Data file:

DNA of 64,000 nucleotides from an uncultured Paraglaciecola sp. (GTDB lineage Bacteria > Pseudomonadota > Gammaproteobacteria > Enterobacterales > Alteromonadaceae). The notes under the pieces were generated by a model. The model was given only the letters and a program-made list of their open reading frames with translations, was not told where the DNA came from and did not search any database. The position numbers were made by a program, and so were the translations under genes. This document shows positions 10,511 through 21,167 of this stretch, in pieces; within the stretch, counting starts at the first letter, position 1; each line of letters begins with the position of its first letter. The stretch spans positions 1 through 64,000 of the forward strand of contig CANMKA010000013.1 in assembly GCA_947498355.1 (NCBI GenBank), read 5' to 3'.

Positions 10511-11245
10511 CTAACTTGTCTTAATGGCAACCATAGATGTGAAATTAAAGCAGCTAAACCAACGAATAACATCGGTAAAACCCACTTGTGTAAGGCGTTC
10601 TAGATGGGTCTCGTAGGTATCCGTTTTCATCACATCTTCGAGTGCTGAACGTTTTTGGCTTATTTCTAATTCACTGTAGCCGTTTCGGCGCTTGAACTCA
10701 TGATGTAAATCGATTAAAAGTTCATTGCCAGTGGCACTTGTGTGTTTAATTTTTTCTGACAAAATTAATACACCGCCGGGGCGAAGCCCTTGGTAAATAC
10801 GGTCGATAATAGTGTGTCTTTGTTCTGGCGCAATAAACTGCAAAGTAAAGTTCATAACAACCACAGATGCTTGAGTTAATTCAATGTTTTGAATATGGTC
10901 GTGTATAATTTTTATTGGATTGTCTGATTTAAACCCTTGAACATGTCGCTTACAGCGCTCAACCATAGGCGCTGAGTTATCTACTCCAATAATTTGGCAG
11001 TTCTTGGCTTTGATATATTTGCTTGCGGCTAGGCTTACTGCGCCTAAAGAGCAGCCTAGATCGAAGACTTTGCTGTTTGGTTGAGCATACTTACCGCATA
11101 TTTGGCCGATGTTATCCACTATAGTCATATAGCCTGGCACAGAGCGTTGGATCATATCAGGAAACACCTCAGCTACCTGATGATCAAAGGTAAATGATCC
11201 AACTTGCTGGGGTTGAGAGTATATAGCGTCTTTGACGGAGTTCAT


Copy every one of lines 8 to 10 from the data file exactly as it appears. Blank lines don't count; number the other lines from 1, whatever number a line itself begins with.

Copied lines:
11001 TTCTTGGCTTTGATATATTTGCTTGCGGCTAGGCTTACTGCGCCTAAAGAGCAGCCTAGATCGAAGACTTTGCTGTTTGGTTGAGCATACTTACCGCATA
11101 TTTGGCCGATGTTATCCACTATAGTCATATAGCCTGGCACAGAGCGTTGGATCATATCAGGAAACACCTCAGCTACCTGATGATCAAAGGTAAATGATCC
11201 AACTTGCTGGGGTTGAGAGTATATAGCGTCTTTGACGGAGTTCAT